Author + information
- Received January 30, 2012
- Revision received March 7, 2012
- Accepted April 1, 2012
- Published online December 4, 2012.
- ↵⁎Reprint requests and correspondence:
Dr. Stavros Apostolakis, ASCOT Centre, City Hospital, Birmingham B18 7QH, United Kingdom
Atrial fibrillation (AF) is associated with increased risk for stroke and systemic embolism. There is plausible evidence linking inflammation to the initiation and perpetuation of AF and AF-related thrombosis. Various inflammatory markers (C-reactive protein, tumor necrosis factor-α, interleukin-2, interleukin-6, and interleukin-8) have been associated with AF. Proposed mechanisms linking inflammation and the prothrombotic AF state include endothelial activation/damage, production of tissue factor from monocytes, increased platelet activation, and increased expression of fibrinogen. The present review aims to provide an update on the association of inflammation and AF, including the impact of inflammatory markers on clinical presentation and outcome of AF patients.
Drs. Apostolakis and Lip have received research funding and honoraria from various pharmaceutical companies in relation to atrial fibrillation for meetings and educational symposia. Dr. Lip has served as a consultant for Bayer, Astellas, Merck, AstraZeneca, Sanofi, BMS/Pfizer, Daiichi-Sankyo, Biotronik, Portola, and Boehringer Ingelheim; has been on the speaker's bureau for Bayer, BMS/Pfizer, Boehringer Ingelheim, and Sanofi Aventis; is a member of advisory boards and trial steering committees; he was clinical advisor to the UK National NICE Guidelines on Atrial Fibrillation Management; and was on the writing group for the European Society of Cardiology Guidelines on Atrial Fibrillation Management; he is also a panelist on the revised (9th edition) American College of Chest Physicians Guidelines on Antithrombotic Therapy. Dr. Guo has reported that he has no relationships relevant to the contents of this paper to disclose.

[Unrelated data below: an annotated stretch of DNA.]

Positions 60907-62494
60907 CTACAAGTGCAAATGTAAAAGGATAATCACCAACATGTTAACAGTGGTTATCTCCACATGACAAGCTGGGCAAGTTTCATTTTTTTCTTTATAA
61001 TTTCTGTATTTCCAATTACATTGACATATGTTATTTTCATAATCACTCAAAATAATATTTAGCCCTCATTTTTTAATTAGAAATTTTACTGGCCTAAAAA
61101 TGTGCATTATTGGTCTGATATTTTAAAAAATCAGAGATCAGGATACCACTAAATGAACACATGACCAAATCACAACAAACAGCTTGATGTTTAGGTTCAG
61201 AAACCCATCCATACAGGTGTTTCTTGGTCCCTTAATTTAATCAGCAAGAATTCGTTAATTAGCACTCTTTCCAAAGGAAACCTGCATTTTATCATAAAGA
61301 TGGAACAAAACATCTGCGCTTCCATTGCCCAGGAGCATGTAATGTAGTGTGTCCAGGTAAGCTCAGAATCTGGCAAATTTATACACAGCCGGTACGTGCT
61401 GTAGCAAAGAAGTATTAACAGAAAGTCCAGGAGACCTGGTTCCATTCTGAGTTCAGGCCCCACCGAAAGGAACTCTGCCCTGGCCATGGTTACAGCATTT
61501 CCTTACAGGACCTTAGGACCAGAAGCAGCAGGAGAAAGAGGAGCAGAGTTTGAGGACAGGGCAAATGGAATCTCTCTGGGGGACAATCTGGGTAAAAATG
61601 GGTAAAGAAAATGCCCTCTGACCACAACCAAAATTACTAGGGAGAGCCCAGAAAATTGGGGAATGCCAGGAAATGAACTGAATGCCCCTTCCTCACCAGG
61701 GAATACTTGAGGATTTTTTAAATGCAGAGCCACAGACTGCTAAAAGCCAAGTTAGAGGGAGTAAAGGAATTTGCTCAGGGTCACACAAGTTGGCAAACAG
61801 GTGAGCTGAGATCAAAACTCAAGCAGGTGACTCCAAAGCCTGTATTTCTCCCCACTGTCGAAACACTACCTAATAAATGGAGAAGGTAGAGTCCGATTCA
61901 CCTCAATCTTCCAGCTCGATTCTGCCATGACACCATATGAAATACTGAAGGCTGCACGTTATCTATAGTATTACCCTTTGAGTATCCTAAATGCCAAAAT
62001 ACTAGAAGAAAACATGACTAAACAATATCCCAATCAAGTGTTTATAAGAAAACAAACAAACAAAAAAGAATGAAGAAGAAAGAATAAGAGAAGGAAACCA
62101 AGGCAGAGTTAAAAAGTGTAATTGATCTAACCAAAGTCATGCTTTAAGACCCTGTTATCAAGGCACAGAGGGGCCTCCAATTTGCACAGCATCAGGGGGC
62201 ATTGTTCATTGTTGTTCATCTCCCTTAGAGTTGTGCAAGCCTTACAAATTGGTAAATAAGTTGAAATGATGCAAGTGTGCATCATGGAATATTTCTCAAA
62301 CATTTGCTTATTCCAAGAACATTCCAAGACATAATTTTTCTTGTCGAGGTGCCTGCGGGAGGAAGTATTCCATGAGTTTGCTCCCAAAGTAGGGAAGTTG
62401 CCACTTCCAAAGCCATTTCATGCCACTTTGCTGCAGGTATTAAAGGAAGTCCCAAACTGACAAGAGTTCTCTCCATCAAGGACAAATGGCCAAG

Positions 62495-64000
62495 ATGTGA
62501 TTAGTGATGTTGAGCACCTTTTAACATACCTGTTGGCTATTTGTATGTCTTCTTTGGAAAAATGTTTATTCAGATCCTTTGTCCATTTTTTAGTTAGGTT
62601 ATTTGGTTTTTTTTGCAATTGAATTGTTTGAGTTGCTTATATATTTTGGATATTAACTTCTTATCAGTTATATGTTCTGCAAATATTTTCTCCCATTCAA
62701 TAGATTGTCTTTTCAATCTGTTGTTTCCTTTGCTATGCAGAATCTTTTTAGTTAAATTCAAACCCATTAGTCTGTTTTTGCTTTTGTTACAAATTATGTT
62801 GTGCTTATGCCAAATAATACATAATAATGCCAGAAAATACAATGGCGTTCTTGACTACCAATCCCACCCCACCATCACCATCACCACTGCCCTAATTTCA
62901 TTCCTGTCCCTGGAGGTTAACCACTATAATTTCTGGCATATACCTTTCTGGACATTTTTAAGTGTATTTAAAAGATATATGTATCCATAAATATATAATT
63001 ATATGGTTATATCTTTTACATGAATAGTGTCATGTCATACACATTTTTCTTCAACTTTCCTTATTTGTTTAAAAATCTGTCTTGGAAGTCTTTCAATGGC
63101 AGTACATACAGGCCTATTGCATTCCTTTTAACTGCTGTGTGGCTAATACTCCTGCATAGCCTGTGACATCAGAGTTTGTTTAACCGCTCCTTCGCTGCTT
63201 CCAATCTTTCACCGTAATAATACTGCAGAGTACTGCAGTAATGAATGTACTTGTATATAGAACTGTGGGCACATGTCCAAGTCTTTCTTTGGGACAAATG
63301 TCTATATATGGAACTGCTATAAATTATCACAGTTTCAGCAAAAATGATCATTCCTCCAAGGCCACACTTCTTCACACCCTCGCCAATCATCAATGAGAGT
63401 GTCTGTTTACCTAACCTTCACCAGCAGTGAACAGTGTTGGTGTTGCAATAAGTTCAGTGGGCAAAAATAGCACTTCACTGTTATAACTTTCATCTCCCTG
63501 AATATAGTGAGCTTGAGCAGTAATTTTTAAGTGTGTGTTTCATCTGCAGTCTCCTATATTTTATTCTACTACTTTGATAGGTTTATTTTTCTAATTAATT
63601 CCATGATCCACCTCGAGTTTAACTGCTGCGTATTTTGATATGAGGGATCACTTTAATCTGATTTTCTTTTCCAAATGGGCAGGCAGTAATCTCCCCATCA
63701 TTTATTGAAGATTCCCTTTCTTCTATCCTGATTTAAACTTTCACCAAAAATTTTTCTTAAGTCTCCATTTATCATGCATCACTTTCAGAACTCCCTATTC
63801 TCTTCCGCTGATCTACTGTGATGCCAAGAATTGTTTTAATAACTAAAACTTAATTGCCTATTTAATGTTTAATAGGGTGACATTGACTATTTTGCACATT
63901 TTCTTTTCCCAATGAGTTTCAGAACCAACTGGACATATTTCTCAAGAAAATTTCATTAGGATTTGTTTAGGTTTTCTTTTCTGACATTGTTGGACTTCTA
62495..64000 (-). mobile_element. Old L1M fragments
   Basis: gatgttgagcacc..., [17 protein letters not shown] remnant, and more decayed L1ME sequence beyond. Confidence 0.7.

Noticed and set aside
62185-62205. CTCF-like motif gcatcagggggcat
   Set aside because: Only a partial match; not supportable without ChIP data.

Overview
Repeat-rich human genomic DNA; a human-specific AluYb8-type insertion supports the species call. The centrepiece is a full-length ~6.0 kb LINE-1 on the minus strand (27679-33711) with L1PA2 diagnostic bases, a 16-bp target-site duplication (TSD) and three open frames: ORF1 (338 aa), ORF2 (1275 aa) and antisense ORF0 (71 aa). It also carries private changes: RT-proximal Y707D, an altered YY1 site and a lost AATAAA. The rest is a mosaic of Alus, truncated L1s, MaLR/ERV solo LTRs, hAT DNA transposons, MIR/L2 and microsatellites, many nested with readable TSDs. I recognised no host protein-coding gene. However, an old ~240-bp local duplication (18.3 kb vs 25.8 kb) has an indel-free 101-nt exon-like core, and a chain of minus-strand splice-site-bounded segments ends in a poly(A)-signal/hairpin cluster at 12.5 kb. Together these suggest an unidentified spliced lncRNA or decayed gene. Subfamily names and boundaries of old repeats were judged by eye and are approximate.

- Received January 30, 2012.
- Revision received March 7, 2012.
- Accepted April 1, 2012.
- American College of Cardiology Foundation
- Search Strategy
- Inflammatory Markers and Atrial Fibrillation
- Inflammatory Markers and Clinical Presentation of AF
- Inflammation as a Consequence or Cause of AF?
- Inflammation and AF: A Systemic or Local Phenomenon?
- Does Inflammation Reflect Underlying Disease or AF Per Se?
- Inflammation and AF-Related Thromboembolism
- Inflammation and AF: A New Therapeutic Target?
- Quo Vadis?